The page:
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Could Your PKI Deployment Affect Your Organization’s Cybersecurity?

Could Your PKI Deployment Affect Your Organization’s Cybersecurity?

PKI and cybersecurity
November 21, 2018 | Guest Blogger: Kim Crawley

Ponemon Institute recently released their 2018 Global PKI Trends Study, proudly sponsored by Thales and Venafi. Ponemon surveyed 1,688 security practitioners in several different regions around the world, including Australia, Brazil, France, Germany, India, Japan, Mexico, the Middle East, Russia, South Korea, the United Kingdom, and the United States. The survey’s results can teach us a lot about how organizations deploy public key infrastructure (PKI) and Certificate Authorities (CA.) The knowledge gleaned from Ponemon’s research shows us how network security can be improved through proper PKI deployment. Certificates are vital to keeping your network’s data in transit well encrypted, but only if they’re used the right way!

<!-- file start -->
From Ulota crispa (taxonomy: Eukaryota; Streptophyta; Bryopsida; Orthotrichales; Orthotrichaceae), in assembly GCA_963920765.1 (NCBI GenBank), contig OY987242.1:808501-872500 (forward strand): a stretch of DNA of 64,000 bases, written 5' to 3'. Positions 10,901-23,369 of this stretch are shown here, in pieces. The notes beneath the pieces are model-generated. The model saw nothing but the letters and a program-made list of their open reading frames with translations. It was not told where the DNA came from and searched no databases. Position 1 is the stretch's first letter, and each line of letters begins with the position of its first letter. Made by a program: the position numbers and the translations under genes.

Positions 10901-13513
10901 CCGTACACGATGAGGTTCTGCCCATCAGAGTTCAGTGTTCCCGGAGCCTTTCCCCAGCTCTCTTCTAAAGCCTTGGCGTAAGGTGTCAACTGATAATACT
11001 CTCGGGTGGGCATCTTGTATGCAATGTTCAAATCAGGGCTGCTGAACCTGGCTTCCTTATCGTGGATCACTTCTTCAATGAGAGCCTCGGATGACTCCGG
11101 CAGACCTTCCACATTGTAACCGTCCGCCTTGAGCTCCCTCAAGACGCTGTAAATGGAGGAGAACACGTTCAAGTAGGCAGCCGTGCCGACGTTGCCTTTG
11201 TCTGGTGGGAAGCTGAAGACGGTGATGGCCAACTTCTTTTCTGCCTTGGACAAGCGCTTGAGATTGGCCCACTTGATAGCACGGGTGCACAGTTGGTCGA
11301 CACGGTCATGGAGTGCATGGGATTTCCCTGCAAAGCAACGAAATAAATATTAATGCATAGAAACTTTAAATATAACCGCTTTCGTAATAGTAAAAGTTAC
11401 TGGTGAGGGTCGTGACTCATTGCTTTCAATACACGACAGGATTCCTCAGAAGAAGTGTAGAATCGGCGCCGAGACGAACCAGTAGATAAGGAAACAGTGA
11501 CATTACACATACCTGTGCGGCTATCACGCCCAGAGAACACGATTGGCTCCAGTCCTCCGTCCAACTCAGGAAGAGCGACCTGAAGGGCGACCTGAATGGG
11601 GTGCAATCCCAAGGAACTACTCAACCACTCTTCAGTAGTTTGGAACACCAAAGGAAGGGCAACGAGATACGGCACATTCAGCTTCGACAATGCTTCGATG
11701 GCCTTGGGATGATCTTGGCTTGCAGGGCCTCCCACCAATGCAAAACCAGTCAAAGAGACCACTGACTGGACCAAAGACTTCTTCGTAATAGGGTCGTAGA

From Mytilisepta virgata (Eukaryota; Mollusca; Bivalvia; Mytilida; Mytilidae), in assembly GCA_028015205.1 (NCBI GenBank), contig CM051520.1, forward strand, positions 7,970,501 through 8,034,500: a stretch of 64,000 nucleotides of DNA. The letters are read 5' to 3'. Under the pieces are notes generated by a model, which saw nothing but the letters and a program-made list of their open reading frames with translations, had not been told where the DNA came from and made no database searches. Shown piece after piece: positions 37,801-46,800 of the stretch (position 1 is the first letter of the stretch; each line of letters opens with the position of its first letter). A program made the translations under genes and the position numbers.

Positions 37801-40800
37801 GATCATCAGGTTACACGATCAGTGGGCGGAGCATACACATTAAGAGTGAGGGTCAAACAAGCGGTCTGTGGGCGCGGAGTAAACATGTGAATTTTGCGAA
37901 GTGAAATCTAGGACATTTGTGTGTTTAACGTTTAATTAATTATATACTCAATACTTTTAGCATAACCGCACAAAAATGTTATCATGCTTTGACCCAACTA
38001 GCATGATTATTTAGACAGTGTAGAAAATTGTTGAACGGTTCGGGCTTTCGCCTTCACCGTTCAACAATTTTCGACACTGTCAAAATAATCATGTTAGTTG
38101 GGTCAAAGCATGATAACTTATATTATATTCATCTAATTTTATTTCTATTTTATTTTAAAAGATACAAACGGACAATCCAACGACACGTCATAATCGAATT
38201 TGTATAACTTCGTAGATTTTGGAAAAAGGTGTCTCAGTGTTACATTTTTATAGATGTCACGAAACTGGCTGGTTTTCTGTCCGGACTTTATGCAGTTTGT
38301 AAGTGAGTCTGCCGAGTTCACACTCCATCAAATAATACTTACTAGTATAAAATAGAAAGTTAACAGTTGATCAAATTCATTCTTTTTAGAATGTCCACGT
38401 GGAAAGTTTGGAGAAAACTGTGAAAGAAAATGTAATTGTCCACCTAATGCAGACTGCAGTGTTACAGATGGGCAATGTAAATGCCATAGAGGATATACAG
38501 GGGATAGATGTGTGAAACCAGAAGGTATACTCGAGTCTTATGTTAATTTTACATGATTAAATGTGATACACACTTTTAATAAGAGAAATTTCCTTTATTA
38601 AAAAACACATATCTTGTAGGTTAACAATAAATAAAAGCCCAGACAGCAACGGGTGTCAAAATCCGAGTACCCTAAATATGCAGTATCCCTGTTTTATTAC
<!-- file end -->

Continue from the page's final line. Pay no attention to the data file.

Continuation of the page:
One of the questions asked in the survey is “How would you describe how your organization’s enterprise PKI is deployed?” The differing sources of a PKI’s CAs have a direct effect on a network’s security and how to improve it. The sum of the responses to this question add up to 181% of respondents because an organization may use more than one type of enterprise PKI deployment.

  • Internal corporate certificate authorities were cited by most respondents, 56%. They are becoming increasingly common because in the 2015 Global PKI Trends Study, only 44% of respondents said their organization uses an internal corporate certificate authority.